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EDITIONS
The Bristol heart babies Tuesday, 21 September, 1999, 11:39 GMT 12:39 UK
NHS 'cavalier' over organ consent
Bristol Royal Infirmary
Doctors retained the organs of children who died
The NHS was "cavalier" in its attitude towards seeking consent to retain tissues of patients who have died, the public inquiry into the Bristol heart babies scandal has been told.

But Mr Hugh Ross, chief executive of the United Bristol Healthcare Trust, also told the public inquiry that doctors at the hospital had done nothing wrong in retaining children's heart and other organs after they died in complex heart operations at the unit.

The Bristol Heart Babies
A week before the multi-million pound investigation began in March, the Bristol Heart Children's Action Group claimed the Trust had systematically retained children's hearts and other organs without the parents' knowledge.

The group believes as many as 180 children could have been buried with organs missing after complex cardiac operations and the Inquiry is to hear from a number of distressed parents about how they learned the truth.But he admitted the NHS generally had been cavalier when seeking consent to retain tissues after post-mortem examinations.

Mr Ross, the Trust's chief from 1995, said the law was unclear on the retention of tissue and had been the subject of debate for years.

'Too slow to change'

He said: "If I think back over a number of years it would not be unfair to say that the NHS handled this issue in a somewhat cavalier manner in the distant past.

"I think the practice has been far too slow to change and, although there was discussion over the years, the practice has not moved as fast as it might have done. Informed consent was not the order of the day which clearly it should have been."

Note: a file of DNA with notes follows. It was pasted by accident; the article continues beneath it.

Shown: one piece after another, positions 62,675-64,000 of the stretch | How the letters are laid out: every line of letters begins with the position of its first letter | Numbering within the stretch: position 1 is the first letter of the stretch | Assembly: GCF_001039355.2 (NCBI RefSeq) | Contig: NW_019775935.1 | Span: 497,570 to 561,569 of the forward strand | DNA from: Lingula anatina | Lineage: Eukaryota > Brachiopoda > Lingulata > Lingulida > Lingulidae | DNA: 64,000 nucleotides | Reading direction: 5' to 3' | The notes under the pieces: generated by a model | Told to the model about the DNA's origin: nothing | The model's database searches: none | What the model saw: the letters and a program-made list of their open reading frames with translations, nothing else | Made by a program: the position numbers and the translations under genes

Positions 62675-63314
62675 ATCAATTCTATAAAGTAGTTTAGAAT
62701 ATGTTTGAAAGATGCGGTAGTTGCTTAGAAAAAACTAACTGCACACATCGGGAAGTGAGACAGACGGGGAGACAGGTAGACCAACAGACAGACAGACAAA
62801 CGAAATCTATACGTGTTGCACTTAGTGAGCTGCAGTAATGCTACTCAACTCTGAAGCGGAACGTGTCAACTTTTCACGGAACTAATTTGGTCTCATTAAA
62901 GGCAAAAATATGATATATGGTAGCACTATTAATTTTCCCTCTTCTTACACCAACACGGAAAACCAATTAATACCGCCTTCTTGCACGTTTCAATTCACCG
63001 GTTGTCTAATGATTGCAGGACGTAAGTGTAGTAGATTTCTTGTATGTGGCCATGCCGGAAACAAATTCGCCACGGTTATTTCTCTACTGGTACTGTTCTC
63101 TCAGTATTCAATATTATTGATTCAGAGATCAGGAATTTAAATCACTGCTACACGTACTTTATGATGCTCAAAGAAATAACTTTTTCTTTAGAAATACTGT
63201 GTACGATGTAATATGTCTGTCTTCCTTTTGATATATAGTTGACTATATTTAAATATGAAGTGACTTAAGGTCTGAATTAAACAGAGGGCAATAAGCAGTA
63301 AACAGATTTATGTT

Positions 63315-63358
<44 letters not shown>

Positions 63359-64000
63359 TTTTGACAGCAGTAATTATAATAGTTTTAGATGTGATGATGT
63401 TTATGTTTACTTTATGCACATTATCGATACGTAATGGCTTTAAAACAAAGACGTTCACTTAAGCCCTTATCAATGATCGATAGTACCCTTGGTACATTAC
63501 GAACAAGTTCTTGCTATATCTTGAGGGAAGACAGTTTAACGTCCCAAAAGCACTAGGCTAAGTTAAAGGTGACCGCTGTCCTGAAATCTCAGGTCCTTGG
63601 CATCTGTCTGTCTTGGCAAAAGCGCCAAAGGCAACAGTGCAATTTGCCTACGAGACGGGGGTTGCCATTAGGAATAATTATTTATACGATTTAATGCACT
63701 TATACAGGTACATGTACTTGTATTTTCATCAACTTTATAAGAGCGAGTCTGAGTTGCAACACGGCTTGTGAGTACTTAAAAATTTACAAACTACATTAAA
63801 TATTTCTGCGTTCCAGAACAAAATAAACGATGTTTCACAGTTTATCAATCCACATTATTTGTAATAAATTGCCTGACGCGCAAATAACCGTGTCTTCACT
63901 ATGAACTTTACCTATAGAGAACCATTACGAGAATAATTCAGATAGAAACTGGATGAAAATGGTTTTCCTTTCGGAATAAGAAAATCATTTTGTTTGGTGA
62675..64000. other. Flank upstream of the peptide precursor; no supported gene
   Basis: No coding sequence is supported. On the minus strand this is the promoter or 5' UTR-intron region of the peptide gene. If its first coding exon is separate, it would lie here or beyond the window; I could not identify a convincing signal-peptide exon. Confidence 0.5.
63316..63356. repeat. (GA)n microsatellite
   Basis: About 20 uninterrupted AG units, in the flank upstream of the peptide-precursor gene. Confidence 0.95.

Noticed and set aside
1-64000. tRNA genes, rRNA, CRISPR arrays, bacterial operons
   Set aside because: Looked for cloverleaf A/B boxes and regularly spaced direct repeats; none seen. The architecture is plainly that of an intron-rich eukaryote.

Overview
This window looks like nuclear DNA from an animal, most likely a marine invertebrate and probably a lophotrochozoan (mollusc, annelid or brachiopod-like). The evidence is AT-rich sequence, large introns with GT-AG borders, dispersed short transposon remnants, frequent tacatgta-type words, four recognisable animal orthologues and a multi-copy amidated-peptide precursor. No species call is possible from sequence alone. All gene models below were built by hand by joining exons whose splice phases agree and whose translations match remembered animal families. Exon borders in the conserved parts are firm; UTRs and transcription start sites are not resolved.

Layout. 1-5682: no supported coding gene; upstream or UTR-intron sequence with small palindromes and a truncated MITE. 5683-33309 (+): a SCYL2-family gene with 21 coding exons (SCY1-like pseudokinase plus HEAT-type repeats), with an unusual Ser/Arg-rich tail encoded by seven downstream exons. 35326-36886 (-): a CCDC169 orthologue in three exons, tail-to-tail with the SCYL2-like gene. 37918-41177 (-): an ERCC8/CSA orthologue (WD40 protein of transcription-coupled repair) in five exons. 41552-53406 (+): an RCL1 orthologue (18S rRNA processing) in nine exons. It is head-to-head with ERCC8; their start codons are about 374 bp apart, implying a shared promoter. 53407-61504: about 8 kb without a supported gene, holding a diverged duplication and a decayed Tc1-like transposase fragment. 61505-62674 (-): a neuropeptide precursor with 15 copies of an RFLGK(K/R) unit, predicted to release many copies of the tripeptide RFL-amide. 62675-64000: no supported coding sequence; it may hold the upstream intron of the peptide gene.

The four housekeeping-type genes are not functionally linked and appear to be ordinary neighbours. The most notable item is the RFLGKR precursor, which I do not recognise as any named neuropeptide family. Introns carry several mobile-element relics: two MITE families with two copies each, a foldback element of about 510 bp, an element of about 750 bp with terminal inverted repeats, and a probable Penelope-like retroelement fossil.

Mr Ross said parental consent was not required if a coroner ordered a post mortem, but it was needed if a hospital carried out the post mortem and later retained organs for research or teaching purposes.

He said he had ordered a review of practice in Bristol, leading to new guidelines on consent, and he maintained the guidelines reinforced good current practice in his hospitals.

He added: "It was recognised that NHS practice was right for review and ripe for overhaul and now in all our dealings with patients and relatives we increasingly try to give much better information about what it is we intend to do for the patients' benefit."

Doctors struck off

The public inquiry follows a long-running General Medical Council probe into the scandal.

The GMC investigation examined 53 Bristol Royal Infirmary operations in which 29 patients died and four were left brain injured.

It ruled that surgeon James Wisheart and Dr John Roylance, the Trust's former chief executive, should be struck off.

A second surgeon Janardan Dhasmana was banned from operating on children for three years.

Mr Ross told the Inquiry he believed there were 179 cases of retention of hearts, lungs or other tissue during the period under investigation.

See also:

15 Mar 99 | The Bristol heart babies
15 Mar 99 | The Bristol heart babies
15 Mar 99 | The Bristol heart babies
15 Mar 99 | The Bristol heart babies
05 Nov 99 | The Bristol heart babies
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